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Then in November 2011, we moved back onto land and slowly began reclaiming a garden from 8 foot high blackberry bushes.

img_1653Above is 2012. And the little one grew and grew.

img_1474 img_1682I had started my Doula work, so everything for Brie was babies.

ontoabirthsmallThis picture is of me, after a birth. I’ve been awake for 50 hours in this picture. I remember the birth well.

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Then July 2013, Brie is growing! And after a lot of hard work, my body is back to it’s original size. This is the year I recognize our life again. Our activities are similar to what we are doing today, and I am wearing all the same clothes.


IMG_1512And now we are almost caught up.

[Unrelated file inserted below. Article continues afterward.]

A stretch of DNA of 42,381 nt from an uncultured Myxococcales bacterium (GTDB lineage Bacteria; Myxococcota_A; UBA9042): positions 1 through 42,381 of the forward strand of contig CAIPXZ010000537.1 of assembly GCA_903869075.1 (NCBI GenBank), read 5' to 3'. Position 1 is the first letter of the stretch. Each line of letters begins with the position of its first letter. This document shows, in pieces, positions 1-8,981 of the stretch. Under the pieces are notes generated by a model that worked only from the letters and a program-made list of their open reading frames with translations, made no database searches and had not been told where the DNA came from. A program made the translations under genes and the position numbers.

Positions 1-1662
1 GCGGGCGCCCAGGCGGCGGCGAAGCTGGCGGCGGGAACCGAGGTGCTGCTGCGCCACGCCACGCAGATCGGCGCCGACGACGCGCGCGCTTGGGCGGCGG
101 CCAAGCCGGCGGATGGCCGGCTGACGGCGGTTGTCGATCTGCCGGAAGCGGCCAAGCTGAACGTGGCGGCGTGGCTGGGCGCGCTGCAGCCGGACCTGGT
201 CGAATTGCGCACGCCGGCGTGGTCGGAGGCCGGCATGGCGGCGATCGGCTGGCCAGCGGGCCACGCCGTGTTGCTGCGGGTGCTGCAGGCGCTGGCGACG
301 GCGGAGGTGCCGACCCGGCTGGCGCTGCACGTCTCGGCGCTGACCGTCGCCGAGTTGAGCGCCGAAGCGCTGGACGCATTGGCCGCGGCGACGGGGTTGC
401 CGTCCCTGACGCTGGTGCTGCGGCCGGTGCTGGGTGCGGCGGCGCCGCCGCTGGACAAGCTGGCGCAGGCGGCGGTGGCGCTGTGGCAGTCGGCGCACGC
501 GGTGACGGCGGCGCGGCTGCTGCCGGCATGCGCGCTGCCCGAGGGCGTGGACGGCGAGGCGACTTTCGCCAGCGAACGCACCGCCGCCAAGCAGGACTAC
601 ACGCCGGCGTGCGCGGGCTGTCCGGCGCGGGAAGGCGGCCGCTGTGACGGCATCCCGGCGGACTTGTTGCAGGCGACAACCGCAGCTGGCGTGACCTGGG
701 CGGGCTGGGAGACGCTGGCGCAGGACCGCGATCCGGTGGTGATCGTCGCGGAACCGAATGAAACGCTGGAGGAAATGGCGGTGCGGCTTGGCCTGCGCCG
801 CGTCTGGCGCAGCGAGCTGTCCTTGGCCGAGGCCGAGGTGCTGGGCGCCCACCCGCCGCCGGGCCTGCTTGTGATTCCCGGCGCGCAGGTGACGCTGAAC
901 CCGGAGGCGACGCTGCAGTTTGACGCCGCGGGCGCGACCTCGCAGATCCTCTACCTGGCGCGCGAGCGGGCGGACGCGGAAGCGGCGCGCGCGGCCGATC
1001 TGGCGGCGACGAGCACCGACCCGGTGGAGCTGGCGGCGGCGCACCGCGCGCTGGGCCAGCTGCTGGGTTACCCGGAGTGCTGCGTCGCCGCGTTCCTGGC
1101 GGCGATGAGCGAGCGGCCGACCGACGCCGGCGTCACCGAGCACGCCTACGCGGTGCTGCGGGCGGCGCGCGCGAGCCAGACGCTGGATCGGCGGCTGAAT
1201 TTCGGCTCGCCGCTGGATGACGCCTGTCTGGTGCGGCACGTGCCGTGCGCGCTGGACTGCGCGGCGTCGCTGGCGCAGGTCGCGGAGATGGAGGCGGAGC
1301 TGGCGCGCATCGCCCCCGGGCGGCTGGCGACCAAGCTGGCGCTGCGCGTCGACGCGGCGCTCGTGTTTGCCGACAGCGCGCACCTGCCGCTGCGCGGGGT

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Gabrielle looks familiar to me in these pictures. The garden, again in July, dominates most of our home activities. We are processing something most of the time. And usually our life is mostly outside.


Above is 2014. 5 years later, we are still showing off our tomatoes.

I am so grateful for this space. There have been times when I’ve thought, “Why do I do this blog?” But I’m glad for the record of writing it. I’m glad to see the pictures, read the stories. And I’m incredibly thankful for the worlds that it has connected me to.

For whatever part of the journey you have joined us, thank you to you too.

Starting again